01:04:55 - Owen Thomas (Guest)
And we are professional creators and communicators and you know a lot of people are not that good at writing say an apology letter to their spouse.

01:05:06 - Leo Laporte (Host)
I'm not good at that either. Oh boy, how about an apology song? But no.

01:05:13 - Owen Thomas (Guest)
I didn't mean to interrupt your point, no, no, no, it's just that it's like you know, like most of us are not songwriters, but you know, if you really want to say like I'm sorry, have AI write your spouse a song.

01:05:26 - Larry Magid (Guest)
You know in that, in that presentation that Leo was showing you that I did about moral panics, all of the graphics were created using using generative AI and I couldn't draw a stick figure, if you know, if my life depended on it. So that was an example where I did use AI to enhance a creative product in a way that made it a lot better.

01:05:45 - Owen Thomas (Guest)
Would you have hired an illustrator? Otherwise no, I would have had sucky images.

01:05:50 - Larry Magid (Guest)
I would have had nothing. I would have grabbed things off the Internet I'm not sure what.

01:05:53 - Owen Thomas (Guest)
Yeah, I mean I am concerned about. There are professional illustrators who… Right, that's the downside.

01:05:56 - Larry Magid (Guest)
Yeah, professional illustrators who Right, that's the downside, yeah.

01:06:00 - Owen Thomas (Guest)
Wired Magazine, for example, said that they would not use AI-generated images because they are in the business of creating not just words but images for their covers, for their stories. And they said, no, we are going to pay humans, as we have done, unless it is a story specifically about AI artistic output and what that looks like, and you need to actually show the thing that you're talking about.

01:06:29 - Larry Magid (Guest)
Some of the images that I left in the presentation actually are absurdly inaccurate, and I did that to point out that they do make a lot of mistakes. And what was there as an image of Donald Trump? And he had six fingers in his hand.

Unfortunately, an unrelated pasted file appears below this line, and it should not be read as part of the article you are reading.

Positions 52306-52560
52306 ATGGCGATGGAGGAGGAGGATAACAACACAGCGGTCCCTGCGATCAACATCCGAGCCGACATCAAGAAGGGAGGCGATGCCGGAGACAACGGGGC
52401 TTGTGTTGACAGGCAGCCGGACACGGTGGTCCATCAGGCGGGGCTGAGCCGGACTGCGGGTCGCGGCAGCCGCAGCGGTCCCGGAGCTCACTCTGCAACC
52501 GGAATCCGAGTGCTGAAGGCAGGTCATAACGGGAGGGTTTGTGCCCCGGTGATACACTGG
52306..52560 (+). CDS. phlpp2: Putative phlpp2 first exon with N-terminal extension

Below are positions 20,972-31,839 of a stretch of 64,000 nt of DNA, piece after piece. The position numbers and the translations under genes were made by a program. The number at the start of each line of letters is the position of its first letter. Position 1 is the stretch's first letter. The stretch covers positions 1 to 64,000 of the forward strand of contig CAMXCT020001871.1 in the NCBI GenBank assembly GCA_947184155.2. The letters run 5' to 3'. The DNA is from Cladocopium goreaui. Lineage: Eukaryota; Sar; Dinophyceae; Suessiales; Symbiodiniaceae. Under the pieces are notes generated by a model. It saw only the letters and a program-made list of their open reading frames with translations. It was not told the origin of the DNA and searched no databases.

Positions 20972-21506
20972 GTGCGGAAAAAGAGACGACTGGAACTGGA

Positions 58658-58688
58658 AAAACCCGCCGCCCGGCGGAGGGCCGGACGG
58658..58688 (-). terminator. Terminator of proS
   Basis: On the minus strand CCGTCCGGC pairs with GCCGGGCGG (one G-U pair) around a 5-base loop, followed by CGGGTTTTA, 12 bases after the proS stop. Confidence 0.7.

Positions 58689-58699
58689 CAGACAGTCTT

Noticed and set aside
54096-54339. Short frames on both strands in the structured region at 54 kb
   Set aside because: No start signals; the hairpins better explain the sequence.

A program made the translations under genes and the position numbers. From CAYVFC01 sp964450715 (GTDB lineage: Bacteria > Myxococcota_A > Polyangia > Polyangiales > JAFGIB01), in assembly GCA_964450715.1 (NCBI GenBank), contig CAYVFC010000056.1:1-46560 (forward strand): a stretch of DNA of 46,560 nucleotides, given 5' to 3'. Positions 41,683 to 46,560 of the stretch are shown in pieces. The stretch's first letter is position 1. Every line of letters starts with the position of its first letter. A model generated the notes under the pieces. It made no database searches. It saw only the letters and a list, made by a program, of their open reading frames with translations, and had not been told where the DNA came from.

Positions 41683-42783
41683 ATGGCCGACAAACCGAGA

01:06:42 - Owen Thomas (Guest)
Oh, fingers are. Fingers are like an infamous AI tell, and I'm weird, they're getting better.

01:06:48 - Leo Laporte (Host)
by the way, as soon as that became an issue, the stable diffusion and others started training on hands and they've got mid journey and stable diffusion Now. You're rare to see a bad hand.

01:07:00 - Owen Thomas (Guest)
That's almost a sign of previous generations it is interesting to to think about, like how, as humans, did we learn to recognize hands. By the way, humans are famously bad at drawing hands. Like it's hard, I can't have to teach.

01:07:15 - Denise Howell (Guest)
You know, mickey mouse has three freaking fingers oh, I really think that we're in this stage too. I mean, I'm we all remember when using a calculator or using a spell checker or a grammar checker was, you know, cause for hand ringing and and possible accusations of cheating. And now I think it's come full circle.

01:07:39 - Owen Thomas (Guest)
And if you don't grammar check your english paper before you turn it in, your teacher should lean into more like where we should put more of our efforts as a you know, as a technology industry into is you know what are the, what are the assistive technologies? If you think about, you know, an accountant having a calculator by her side doing numbers very quickly, like, can AI be like that, something we have by our side helping us, not replacing us?

01:08:25 - Larry Magid (Guest)
No, I agree with you. What bothers me a little bit is both Microsoft Word and all the Google products will offer to write it for you, and that actually does concern me, the idea that they would buy almost by default, saying no, larry, you don't have to write this letter, we'll write it for you.